The form-fitting memory foam headrest cradles the neck and head to ensure endless pain-free gaming sessions. Customizable armrests can be set in a variety of height and width adjustments for perfect mobility.
For safety, there’s an SGS certificated Class 4 hydraulic piston and explosion-proof gas spring of international standards. And the high quality 22 mm diameter steel frame is covered by a lifetime warranty.
Adidas smartphone cases are now available for the iPhone 12, with the classic Adidas log on the back.
Choices include the Adidas Samba/Samba Rose Range case ($34.95) with a leather-like front and TPU edges with stitched-on stripes. The basic Trefoil Range ($17.95) is a glossy snap case, the AOP Graphic Range ($29.95) is made of ultra-light TPU, and the Handgrip Case ($34.95 ) has a comfortable grip with a back strip functioning as both stand and grip band.
Finding a perfect mask is a daunting task and probably impossible, but I did find AirPop Pocket masks to be safe with minimum discomfort.
AirPop masks are shaped to fill the hard-to-seal area around the nose bridge, with a cushioned seal. An innovative 3D dome design is engineered for ideal air exchange, resulting in a comfortable breathing pocket and reduced eyeglass fogging.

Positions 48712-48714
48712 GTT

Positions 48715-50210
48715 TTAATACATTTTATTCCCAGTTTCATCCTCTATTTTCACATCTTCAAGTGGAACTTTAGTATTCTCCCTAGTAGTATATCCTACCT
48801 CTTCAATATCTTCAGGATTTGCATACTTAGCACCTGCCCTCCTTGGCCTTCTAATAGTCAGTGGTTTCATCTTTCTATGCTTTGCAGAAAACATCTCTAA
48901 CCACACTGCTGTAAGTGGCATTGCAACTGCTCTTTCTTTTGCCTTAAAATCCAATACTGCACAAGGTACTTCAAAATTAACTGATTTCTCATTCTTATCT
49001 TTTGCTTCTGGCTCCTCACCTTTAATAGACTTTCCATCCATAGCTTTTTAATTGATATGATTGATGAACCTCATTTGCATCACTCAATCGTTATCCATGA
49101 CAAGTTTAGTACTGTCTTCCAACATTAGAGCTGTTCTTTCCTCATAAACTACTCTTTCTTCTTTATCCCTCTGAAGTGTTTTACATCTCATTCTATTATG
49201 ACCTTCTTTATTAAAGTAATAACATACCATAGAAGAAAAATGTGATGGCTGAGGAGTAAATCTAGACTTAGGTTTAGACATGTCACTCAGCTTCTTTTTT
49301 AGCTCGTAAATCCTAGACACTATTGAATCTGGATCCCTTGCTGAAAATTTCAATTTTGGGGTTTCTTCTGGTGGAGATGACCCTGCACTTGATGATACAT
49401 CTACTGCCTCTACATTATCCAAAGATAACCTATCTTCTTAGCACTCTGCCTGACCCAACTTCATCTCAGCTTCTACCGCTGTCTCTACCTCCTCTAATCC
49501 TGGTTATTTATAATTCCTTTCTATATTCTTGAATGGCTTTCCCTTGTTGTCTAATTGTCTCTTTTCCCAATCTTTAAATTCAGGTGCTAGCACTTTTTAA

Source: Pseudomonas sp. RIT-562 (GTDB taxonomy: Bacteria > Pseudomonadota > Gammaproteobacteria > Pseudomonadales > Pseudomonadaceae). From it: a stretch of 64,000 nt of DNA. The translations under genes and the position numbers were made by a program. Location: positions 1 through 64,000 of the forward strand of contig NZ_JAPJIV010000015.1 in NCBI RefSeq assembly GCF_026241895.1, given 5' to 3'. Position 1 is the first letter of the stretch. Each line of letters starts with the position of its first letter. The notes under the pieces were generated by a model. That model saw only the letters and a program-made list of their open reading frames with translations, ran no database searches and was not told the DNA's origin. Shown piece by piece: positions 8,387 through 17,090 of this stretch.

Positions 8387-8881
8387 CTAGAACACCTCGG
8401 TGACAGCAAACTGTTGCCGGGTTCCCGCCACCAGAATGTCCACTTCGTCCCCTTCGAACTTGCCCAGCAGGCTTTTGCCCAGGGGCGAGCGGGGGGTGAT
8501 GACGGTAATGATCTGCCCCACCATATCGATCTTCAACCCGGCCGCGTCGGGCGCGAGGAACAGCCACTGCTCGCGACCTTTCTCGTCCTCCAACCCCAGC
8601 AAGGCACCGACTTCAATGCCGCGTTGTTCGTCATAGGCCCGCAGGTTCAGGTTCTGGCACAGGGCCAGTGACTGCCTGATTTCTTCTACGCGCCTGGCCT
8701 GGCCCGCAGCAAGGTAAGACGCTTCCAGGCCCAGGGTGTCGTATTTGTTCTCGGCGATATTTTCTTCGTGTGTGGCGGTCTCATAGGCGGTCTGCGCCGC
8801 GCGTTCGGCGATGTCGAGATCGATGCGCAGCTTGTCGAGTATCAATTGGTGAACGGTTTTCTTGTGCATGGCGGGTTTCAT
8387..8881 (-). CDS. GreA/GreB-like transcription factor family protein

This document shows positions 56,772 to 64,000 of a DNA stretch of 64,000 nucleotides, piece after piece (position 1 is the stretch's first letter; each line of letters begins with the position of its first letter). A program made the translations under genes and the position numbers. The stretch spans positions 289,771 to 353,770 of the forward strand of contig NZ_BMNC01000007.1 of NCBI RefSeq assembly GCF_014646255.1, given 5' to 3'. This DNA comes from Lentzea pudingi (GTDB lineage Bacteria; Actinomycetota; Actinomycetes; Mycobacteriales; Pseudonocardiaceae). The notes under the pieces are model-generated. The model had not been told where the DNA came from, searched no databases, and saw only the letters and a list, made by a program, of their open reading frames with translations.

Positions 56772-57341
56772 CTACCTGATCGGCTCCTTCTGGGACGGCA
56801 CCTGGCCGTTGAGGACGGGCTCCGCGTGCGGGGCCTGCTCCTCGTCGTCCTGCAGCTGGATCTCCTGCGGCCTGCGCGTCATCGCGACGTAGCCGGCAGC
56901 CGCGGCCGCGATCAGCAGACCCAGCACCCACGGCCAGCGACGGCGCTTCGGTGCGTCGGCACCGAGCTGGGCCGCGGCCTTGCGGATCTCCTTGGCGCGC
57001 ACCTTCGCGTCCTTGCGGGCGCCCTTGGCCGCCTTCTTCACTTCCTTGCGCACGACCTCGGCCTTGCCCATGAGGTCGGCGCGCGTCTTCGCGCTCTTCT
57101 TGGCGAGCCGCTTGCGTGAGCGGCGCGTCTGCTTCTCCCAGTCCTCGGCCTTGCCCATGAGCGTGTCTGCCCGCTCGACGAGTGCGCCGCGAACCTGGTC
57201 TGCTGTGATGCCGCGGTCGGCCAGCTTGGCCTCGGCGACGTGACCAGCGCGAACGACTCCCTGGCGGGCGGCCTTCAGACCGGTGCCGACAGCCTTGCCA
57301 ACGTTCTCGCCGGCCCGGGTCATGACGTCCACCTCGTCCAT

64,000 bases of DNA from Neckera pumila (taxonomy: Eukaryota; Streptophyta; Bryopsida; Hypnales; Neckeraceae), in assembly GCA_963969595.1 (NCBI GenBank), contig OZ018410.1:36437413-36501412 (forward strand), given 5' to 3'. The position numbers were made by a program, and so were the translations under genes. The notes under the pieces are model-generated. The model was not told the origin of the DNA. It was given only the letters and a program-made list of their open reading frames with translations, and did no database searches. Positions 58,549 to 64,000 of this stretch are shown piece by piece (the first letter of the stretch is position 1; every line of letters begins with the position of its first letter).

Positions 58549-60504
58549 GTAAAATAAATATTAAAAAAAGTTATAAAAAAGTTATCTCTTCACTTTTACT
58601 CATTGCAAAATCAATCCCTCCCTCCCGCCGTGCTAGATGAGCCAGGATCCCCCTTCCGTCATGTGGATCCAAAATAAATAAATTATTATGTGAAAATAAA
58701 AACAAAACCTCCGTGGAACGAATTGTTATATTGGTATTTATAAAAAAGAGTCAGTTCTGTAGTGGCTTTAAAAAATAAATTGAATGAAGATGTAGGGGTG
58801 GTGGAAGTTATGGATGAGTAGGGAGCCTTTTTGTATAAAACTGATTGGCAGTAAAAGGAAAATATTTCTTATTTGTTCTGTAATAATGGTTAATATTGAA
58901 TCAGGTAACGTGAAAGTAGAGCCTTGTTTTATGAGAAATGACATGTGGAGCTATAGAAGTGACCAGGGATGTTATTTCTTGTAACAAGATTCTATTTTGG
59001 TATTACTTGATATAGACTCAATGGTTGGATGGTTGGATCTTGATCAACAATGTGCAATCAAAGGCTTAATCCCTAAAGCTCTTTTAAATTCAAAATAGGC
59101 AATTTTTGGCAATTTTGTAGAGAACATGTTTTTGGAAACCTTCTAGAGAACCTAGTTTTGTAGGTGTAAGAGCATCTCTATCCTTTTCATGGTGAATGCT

They are made in a variety of colors and have an integrated filtration system for protecting from 99.3-percent of particles and 99.9-percent of bacteria.
www.airpophealth.com, $24.99 for a 4-pack of adult AirPop Pockets
No one wants to watch a shaky, unstable video unless you are volunteering for a headache. An easy solution is FeiyuTech’s new AK2000C handheld gimbal for a pro or beginner videographers.
If you’re not familiar with a gimbal, this is a device that attaches to your camera or smartphone. It offers extra stabilization that eliminates jerky video. In a nutshell, a gimbal is an anti-shake tool that will help stabilize and smooth the video while you’re in motion. You can tilt, pan, run, walk or move in 360-degree circles. Whatever you choose to use a gimbal will help. Even with a built-in stabilization that many cameras have, they can’t beat the results of a gimbal.
While they aren’t new, gimbals have grown in popularity and in some cases are a necessity to smooth out intentional and unintentional camera movement.